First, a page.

Consider this scenario: You go to a flea market, and spot an electric motor that looks similar to the one on the wash-down pump in your barn that is starting to make noise. You know that a new motor would cost way more than what this guy is asking for his so-called slightly-used-but-not-abused motor, so you buy it. You get it home, and in the process of installing it, you find out that it is a three-phase motor, and you only have single-phase power on the farm. You call the utility company, and are told that it will be glad to bring in three-phase power from the road to your barn for about $15,000, but you will have to wait six months because it is a little backed up. What to do?

This is the perfect place to use a phase converter, a device that converts single-phase power to three-phase power. Phase converters come in various shapes and sizes, costing from a few hundred dollars to many thousands, depending on the HP rating and type. The phase converter will artificially generate the third leg of a three-phase system from the two legs of a single-phase system.

There are three basic types – static phase converters, rotary phase converters and solid-state phase converters. Plus, there is a forth option that can be used for motor applications – a variable-frequency drive (VFD).

Static Phase Converter

The static units consist of a several capacitors, and often a transformer, sized to the amp draw of your pump motor, to generate the third leg of three-phase power. They have been around for a long time, and are the least expensive of the three types. Their advantage is price, and their disadvantage is that they do not provide as closely balanced power as do the more expensive units.

Rotary Phase Converter

The next least expensive units look like an electric motor with a large electrical box attached to the side that houses the capacitors. The capacitors generate the third-phase, and the motor, called an idler motor, cleans up and balances the power (see Figure 2, above). With a rotary phase converter, you can run more than one pump at a time, as long as you do not exceed the maximum capacity of the unit. The power is balanced better than with a static phase converter.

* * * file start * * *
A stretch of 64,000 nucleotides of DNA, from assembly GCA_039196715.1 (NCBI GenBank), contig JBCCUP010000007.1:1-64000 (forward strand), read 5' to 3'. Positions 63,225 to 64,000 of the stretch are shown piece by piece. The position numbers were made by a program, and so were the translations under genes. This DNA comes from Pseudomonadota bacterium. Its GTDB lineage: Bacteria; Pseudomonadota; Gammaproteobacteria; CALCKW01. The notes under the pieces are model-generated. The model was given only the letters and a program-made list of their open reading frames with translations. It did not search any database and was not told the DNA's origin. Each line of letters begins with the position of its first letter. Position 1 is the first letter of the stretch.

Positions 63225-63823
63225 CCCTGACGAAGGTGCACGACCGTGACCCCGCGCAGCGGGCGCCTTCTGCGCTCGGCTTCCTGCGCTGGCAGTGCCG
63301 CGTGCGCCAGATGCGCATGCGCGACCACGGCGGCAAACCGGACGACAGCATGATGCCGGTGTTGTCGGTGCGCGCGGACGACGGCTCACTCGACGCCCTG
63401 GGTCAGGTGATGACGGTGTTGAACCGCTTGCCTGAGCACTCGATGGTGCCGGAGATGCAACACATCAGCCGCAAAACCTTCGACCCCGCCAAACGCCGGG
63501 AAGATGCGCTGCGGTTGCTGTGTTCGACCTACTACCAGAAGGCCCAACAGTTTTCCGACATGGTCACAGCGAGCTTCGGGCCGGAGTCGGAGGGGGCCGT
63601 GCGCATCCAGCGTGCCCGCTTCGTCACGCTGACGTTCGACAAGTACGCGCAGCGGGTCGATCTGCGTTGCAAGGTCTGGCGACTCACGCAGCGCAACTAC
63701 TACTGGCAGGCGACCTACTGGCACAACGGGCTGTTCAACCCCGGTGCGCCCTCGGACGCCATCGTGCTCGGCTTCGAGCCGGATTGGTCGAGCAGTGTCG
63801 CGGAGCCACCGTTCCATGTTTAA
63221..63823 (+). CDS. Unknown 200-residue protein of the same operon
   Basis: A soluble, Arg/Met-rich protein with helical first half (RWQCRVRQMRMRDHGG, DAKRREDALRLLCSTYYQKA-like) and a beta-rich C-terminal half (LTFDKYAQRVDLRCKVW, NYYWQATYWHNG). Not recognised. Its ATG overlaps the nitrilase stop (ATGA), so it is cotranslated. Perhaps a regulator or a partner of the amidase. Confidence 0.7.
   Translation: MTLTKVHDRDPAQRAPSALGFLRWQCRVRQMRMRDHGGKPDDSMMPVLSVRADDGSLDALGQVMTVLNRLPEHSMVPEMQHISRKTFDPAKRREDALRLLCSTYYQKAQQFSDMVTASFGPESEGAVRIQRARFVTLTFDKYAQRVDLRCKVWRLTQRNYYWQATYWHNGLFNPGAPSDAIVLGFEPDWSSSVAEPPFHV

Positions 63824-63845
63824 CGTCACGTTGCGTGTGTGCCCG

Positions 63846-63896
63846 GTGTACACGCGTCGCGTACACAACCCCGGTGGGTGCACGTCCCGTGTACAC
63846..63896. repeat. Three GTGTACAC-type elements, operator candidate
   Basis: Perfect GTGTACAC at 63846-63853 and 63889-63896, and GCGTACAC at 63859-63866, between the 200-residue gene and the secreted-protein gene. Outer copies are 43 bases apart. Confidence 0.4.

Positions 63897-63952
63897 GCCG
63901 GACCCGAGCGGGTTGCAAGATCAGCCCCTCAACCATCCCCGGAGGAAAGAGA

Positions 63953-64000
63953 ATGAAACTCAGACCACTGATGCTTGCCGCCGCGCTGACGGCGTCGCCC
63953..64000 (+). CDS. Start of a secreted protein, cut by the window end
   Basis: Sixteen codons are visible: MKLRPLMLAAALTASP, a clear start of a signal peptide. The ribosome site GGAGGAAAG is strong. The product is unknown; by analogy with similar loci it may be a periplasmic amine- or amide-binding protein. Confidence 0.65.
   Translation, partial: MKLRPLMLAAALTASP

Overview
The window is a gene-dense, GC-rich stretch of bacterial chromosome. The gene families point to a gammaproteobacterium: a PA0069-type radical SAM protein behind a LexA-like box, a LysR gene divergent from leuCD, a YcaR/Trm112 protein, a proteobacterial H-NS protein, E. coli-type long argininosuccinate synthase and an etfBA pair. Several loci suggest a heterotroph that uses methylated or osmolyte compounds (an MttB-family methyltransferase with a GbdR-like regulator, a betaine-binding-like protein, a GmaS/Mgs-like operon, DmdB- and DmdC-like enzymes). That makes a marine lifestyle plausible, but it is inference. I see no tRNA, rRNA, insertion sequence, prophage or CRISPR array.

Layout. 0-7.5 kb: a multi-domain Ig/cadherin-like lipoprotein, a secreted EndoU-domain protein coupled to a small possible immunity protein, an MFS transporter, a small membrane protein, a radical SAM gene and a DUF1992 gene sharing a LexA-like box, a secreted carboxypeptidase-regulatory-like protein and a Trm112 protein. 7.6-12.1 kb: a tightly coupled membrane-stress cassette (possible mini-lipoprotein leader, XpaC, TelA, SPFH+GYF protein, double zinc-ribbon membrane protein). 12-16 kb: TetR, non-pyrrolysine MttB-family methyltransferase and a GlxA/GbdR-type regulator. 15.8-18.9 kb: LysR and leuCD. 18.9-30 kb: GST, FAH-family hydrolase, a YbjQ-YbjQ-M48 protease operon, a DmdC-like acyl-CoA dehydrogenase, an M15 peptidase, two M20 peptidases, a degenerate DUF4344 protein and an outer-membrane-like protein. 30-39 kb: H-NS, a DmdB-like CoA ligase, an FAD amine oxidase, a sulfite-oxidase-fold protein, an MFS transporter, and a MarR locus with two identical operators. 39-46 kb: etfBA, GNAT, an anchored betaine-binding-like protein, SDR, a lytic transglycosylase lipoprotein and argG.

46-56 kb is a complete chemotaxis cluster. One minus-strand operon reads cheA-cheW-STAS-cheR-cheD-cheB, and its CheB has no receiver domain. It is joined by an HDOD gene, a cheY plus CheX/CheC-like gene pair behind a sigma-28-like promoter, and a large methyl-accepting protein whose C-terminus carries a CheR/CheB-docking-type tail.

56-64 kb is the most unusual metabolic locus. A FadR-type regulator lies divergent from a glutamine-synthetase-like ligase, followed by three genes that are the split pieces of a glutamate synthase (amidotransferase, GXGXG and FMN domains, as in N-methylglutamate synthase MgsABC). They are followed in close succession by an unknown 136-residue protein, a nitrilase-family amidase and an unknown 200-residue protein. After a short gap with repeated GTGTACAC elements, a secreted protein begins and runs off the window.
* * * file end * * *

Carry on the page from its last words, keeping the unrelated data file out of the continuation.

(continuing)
Solid-state Phase Converter

For applications that require stricter control on the power, solid-state phase converters are the best (see Figure 3, above). They have the advantage of providing very clean power with no harmonics or distortion. Solid-state phase converters are very efficient, and operate in conjunction with the load motor at nearly unity power factor. They can power multiple loads, and can be located remotely from the load. Some pump installers use them in situations where there already is three-phase power available, but it is so far out of balance, it will not safely run a pump. In this case, a solid-state phase converter is hooked to two legs of the three-phase power, and the pump gets perfect three-phase power from the converter.

VFDs as Phase Converters

Although variable-frequency drives (VFDs) are designed primarily to control the speed of AC motors, they can be adapted to function as phase converters (see Figure 4, right). They have the added advantage of allowing you to control the speed of the pump to match the load.

Problems can arise when using VFDs as phase converters if:

1. They are used to power loads other than motors – not an issue here.

2. There are multiple loads on the VFD – one pump per VFD.

3. The motor needs to provide braking action – not a problem for pump applications.